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David Malouf visits homeless Clemente students at Mission Australia

About Reflections on Literature, Life and the Imagination

Previous Entry David Malouf visits homeless Clemente students at Mission Australia Nov. 24th, 2009 @ 02:16 pm Next Entry
David Malouf- my old teacher at Sydney University in the early seventies- agreed to come and speak to the handful of Clemente students studying "Remembering Babylon" as part of the Sacred Australia unit that I am teaching at Mission Australia in Surrey Hills. The book is such a beautiful celebration of the real importance of the marginalized to the health of the nation as a whole. Gemmy Fairley- as a result of his complex and traumatic experiences- brings to the coastal community of North Queensland an insight and understanding that many of us are in need of. Sadly the novel shows that only a few are capable of understanding and learning from Gemmy. The epigraph to the book - from William Blake- "whether this is Jerusalem or Babylon we know not"- is a sobering reminder of the key question we might ask about contemporary Australia: is this a place of potential harmony between human beings of all races ( a potential Jerusalem), or is it the place in which cacophonous voices of misunderstanding and hatred will continue and grow???? Malouf's answer to this implicit question is ambiguous. In a real way he leaves it up to the reader to decide whether the outcome of these events will be positive or negative. It is ultimately up to us whether it will be a Jerusalem or a Babylon. Here we are, arrayed around the literary master. Thank you all for taking part and for so eagerly bringing your questions to the exchange with David.

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Date:November 27th, 2009 06:09 pm (UTC)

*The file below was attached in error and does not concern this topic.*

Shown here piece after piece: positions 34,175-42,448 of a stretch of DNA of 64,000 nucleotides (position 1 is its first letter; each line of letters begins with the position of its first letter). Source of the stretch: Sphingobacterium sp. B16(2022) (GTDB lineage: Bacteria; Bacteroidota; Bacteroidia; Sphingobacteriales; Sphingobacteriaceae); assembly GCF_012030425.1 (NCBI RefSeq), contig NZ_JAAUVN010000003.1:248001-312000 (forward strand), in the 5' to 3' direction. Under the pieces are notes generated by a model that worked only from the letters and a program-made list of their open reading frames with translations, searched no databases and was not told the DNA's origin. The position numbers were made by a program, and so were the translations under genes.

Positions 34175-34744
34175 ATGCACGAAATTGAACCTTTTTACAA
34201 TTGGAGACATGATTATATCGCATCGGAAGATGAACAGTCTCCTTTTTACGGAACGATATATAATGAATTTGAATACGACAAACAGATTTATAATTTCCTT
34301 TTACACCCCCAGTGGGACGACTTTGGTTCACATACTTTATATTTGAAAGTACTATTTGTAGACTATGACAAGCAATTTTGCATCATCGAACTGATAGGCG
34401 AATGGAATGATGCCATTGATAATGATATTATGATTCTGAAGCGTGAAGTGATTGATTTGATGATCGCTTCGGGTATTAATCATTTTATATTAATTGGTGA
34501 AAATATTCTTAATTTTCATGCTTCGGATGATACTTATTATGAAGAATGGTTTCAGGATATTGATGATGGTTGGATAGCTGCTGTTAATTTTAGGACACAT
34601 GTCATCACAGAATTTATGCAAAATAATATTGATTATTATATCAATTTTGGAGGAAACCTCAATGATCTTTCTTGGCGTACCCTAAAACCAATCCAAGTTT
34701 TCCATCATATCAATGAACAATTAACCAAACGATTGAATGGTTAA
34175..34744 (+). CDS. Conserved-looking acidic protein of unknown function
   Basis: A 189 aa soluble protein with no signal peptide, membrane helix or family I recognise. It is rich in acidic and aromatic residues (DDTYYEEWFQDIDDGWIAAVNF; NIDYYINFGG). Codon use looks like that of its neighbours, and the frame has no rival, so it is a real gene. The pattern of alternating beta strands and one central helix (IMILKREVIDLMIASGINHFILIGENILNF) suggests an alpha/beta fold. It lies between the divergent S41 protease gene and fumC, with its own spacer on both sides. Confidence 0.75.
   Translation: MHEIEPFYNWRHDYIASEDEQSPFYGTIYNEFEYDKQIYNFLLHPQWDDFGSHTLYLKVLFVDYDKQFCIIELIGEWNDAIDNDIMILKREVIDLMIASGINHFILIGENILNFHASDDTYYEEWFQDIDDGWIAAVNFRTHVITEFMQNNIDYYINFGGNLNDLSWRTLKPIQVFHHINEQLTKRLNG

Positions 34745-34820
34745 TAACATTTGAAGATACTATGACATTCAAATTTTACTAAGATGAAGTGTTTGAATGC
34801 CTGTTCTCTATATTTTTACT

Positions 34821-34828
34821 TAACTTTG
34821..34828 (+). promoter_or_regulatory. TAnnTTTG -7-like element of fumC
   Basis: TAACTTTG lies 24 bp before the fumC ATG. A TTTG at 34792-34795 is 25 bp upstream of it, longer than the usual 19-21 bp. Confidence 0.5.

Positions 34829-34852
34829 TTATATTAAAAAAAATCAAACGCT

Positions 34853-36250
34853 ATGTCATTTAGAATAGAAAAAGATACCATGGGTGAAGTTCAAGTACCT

You never cease to amaze me Michael. David Malouf!!! boy did I miss out on a day to visit. I bet that would have been a great day.

Unfortunately, I probably won't be study at ACU next semester as I'm re-enrolling in the Arts degree at UWS in 2010. I intend to commence a double major in Anthropology/Religion/Philosophy. This is a new major/key program which they are only offering to students commencing in 2010. I will of course be continuing my Literature major and have to do the new eight core units in the newly revamped Arts degree.

I'm actually looking forward to it as many of the new core units are areas I would have liked to have studied but wouldn't have been able to due to my selective degree. Bilingualism and various linguistics units for instance and also a unit which assists in essay writing and argument structure at a tertiary level, which is always useful no matter who you are or what level you're at.

Good luck in your teaching next year and have a wonderful summer break, Michael. My best to all doing the Catalyst program as well.
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